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Frederick D. Gregory piloted one shuttle mission with six fellow astronauts and a messy pack of rats and monkeys and then commanded two Defense Department flights. He later shifted into management and served as NASA’s deputy administrator from 2002-2005.

He was born in Washington, D.C., in 1941, and received a Bachelor of Science degree from the U.S. Air Force Academy in 1964 and a Master’s degree in Information Sciences from George Washington University in 1977.

Following graduation from the Air Force Academy, Gregory took helicopter training, earned his wings in 1965 and served initial assignments as an H-43 helicopter rescue pilot at Vance AFB, Okla., and at Danang Air Base in Vietnam. He returned to the United States in 1967 and was assigned as a missile support helicopter pilot, flying the UH-1F at Whiteman AFB, Mo. He later re-trained as a fixed-wing pilot, flying T-38s and F-4s. Following stops at the Navy Test Pilot School, Patuxent River, Md., and at Wright Patterson AFB, Ohio, he was detailed in 1974 as a research test pilot at NASA’s Langley Research Center in Virginia. Four years later, NASA selected him for astronaut training.

Gregory’s first space assignment was as pilot of Space Shuttle Challenger, which soared into orbit in 1985 with a crew of seven and the European Spacelab, a pressurized 23-foot laboratory positioned in the cargo bay. The crew had plenty of company – 24 rats and two squirrel monkeys who were to become real nuisances. They were along to test cages designed for future animal research projects in space. The astronauts learned early on that the cages were not adequate. Every time they changed the food trays, foul-smelling particles of food and feces spewed out and floated weightless in the laboratory, eventually drifting through a connecting tunnel into the cockpit. Mission Control worked out a procedure to halt the outflow. The astronauts, wearing surgical masks, slipped small plastic bags over the trays before extracting them and used a small vacuum cleaner to sweep up any particles that escaped.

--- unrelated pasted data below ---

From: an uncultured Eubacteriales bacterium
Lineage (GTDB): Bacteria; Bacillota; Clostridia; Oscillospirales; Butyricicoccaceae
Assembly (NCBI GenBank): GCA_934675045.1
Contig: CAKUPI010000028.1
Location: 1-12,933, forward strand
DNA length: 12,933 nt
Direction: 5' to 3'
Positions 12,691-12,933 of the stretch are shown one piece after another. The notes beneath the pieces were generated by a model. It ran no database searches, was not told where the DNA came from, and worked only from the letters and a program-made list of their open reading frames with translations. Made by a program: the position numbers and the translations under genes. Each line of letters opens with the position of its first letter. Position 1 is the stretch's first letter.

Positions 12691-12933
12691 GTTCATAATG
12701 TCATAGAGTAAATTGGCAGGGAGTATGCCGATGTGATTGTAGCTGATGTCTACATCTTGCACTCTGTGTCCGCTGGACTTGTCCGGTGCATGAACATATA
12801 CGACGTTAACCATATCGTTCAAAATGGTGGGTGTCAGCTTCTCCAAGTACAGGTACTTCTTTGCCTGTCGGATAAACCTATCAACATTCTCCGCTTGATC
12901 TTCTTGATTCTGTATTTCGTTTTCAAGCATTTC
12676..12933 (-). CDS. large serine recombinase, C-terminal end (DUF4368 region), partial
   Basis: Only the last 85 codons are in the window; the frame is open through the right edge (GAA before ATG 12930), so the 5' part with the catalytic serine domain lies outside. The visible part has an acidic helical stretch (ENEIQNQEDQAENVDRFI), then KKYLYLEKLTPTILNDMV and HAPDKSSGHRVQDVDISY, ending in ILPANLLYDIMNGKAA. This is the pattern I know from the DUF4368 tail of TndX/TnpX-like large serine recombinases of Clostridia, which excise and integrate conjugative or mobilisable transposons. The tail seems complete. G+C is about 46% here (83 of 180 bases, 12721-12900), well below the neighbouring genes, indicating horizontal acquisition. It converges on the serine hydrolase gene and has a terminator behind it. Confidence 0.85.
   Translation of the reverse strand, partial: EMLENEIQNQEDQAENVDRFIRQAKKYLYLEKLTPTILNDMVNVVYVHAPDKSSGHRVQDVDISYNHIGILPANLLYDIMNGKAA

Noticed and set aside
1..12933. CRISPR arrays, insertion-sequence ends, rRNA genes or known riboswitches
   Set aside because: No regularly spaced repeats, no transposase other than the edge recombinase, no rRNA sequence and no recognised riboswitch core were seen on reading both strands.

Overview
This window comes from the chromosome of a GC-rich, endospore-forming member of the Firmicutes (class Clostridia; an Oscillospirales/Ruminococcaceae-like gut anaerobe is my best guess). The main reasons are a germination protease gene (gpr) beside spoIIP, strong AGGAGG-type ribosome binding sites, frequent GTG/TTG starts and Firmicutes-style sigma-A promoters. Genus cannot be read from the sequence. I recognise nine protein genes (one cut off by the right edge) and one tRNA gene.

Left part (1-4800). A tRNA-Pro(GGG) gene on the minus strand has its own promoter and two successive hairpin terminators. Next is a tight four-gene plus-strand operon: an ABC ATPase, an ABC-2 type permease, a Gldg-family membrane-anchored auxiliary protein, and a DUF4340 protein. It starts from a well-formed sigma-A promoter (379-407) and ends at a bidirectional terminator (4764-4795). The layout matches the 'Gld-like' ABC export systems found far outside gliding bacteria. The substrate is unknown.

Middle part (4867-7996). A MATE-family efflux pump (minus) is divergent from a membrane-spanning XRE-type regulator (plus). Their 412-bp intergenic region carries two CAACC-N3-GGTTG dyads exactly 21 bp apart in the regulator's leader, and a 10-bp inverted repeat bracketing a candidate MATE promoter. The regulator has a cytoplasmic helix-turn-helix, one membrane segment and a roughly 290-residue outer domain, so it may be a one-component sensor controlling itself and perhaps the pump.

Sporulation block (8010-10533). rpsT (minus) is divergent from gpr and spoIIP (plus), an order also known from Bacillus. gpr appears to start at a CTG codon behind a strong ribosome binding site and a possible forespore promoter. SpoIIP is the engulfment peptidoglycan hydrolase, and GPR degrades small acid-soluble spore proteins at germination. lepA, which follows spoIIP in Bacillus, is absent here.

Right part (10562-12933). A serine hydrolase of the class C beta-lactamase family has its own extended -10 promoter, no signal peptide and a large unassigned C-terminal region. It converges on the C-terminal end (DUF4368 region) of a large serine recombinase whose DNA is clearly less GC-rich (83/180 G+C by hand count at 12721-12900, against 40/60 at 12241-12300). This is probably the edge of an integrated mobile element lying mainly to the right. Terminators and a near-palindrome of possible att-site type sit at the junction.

With that problem resolved, the crew concentrated on the many science, technology and research experiments packed into the Spacelab. They worked around-the-clock in shifts, observing the animals’ behavior in weightlessness; photographing auroras and other astronomical phenomena; growing crystals in solution to study the dynamics of water, glycerin and silicone droplets in zero-G, and spinning out a small satellite to aid air traffic controllers. They returned to Earth after seven days aloft.

On November 22, 1989, Gregory guided Space Shuttle Discovery into orbit with four other astronauts. Because it was a Defense Department mission, most information was blacked out, just as it was on four earlier military shuttle flights. On the second day, Thanksgiving Day, the crew reportedly deployed a two and one-half-ton, $300-million Signal Intelligence satellite intended to monitor military communications in much of the world. Then the astronauts enjoyed a Thanksgiving meal of irradiated turkey and freeze-dried vegetables.

Gregory again commanded a Defense Department mission with the 1991 launch of Atlantis with a crew of six. While secrecy was not as tight as on earlier military flights, there were some aspects that official kept quiet about. The astronauts successfully released a Defense Support Program satellite and worked on a number of secondary payloads, including a Military Man In Space experiment designed to assess the ability of a spaceborne observer to collect information about ground troops, tanks, planes and other equipment and facilities.

Gregory served as NASA’s Deputy Administrator from 2002-2005.

He was inducted into the U.S. Astronaut Hall of Fame on May 1, 2004.


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